With all four of these elements, you also have to think about "how does that distil down to what it is to be human?" so that the desired behaviour messaging and activities can reach as many people as possible.
And once it does, it starts to become normalised – which is where you see real change.
What about people who rebel?
Since masks became mandatory in the Victorian hotspots, there have been stories and videos on social media showing people who are very clearly not wearing masks and making a point of it.
Putting aside those who are specifically avoiding mask wearing as a political statement, it can be easy to criticise people or treat them as outsiders who aren't conforming correctly, but that response is not helpful for behaviour change (which is, ultimately, what we need). It's understandable, because people who are wearing masks want to feel validated by seeing others following these requirements, but it isn't helpful. In a way, it's similar to the situation that you have with Melbourne and the rest of the country, where other states and territories are saying "stay away from us" rather than showing empathy. So, what happens, in this type of situation, is that people become defensive.
This ties in with the social identity theory where people see themselves in the context of "in groups" and "out groups". So, if the in group feels like it's being attacked, it tends to become even more competitive, which strengthens the ties of the in group, and then leads them to look for evidence to distinguish themselves from the out groups. In groups also tend to see the heterogeneity (or complexity) within its in group, whereas they see the out group as being one homogenous (or similar) oppositional mass, which is also a defensive mechanism.
We might see that between Melbourne and the other states at some stage, but already we are seeing it with the people in Melbourne who are not wearing masks. When these people feel attacked, they usually become more defensive. So then we have this situation where the different groups start to think "we're all better than you". And without any empathy, this makes it really difficult to create the behaviour change that's needed.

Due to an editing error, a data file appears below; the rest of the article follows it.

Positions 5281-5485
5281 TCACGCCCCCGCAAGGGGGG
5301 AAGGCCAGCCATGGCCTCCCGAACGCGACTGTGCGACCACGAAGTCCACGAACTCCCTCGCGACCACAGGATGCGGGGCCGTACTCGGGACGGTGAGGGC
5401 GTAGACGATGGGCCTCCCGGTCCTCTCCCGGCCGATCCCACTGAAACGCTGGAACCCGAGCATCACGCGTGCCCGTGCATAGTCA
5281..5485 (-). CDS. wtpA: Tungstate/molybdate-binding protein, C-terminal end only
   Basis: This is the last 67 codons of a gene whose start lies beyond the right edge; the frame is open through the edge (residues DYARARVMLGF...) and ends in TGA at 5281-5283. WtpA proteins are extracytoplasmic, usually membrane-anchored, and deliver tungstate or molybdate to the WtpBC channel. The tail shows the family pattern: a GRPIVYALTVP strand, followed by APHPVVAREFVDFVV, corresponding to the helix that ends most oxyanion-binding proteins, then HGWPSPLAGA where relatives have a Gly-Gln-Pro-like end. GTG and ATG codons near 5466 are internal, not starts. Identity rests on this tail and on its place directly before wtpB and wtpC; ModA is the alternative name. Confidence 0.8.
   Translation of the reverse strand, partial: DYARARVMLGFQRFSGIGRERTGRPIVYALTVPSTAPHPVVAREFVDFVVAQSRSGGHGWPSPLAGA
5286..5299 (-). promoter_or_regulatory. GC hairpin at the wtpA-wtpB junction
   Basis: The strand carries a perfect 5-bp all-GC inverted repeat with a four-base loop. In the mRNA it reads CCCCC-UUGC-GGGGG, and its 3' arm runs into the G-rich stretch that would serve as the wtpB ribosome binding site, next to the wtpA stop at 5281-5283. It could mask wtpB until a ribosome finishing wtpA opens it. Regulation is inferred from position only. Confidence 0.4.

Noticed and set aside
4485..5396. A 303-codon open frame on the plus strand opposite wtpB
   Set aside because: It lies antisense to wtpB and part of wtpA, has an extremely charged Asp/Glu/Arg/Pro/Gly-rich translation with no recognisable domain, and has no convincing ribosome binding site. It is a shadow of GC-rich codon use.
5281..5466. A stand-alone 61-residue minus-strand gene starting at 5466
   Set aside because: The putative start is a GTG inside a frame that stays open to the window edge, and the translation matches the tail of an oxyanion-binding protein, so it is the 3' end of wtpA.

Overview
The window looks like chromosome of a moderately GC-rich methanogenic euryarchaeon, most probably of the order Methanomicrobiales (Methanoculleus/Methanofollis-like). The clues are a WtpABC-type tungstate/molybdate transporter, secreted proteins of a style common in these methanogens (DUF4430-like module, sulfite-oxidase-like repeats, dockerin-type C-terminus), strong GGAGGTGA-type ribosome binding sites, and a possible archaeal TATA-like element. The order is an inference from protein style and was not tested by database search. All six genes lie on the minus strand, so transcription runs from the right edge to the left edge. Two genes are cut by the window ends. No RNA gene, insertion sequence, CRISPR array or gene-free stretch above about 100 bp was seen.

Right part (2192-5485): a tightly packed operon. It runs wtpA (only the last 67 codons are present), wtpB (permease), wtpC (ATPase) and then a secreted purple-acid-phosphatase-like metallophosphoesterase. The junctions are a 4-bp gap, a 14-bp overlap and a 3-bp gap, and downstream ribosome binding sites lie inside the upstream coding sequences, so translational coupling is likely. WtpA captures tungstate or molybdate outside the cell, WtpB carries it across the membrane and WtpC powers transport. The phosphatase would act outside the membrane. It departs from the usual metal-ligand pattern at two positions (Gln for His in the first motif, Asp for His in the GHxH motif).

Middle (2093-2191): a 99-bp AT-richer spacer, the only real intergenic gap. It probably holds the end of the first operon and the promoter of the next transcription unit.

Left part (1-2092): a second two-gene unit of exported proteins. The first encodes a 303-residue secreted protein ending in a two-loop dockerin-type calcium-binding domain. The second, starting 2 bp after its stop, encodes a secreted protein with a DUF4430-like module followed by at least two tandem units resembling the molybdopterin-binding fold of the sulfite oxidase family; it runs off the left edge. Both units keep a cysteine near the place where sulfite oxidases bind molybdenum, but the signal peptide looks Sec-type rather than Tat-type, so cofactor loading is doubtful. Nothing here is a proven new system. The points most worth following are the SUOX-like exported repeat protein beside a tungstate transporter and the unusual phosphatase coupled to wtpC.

The role of social identity
There are also issues around whether a person has what's known as an agentic orientation – which relates to qualities like independence, a sense that they feel they have to be competitive, that they feel they are autonomous and can do what they want, when they want.
The important thing, in terms of messaging, is that people with agentic orientations respond more to information that is about them. So "you" and "your health".
The opposite of this is communal orientation, which is more about relating with people (i.e. the community). So then you would say "our" and "our community" in the messaging.
Another factor is to consider how people respond to rules. Our response to rules can reflect our primal social mindsets. The spectrum goes from those people who respond positively to rules, notice rules around them, try to avoid mistakes, have strong impulse control, and love structure and order. While at the other end of the spectrum, personality types might be more sceptical about rules (especially those coming from a political source that they don't trust), willing to take risks, and are comfortable with disorder and ambiguity.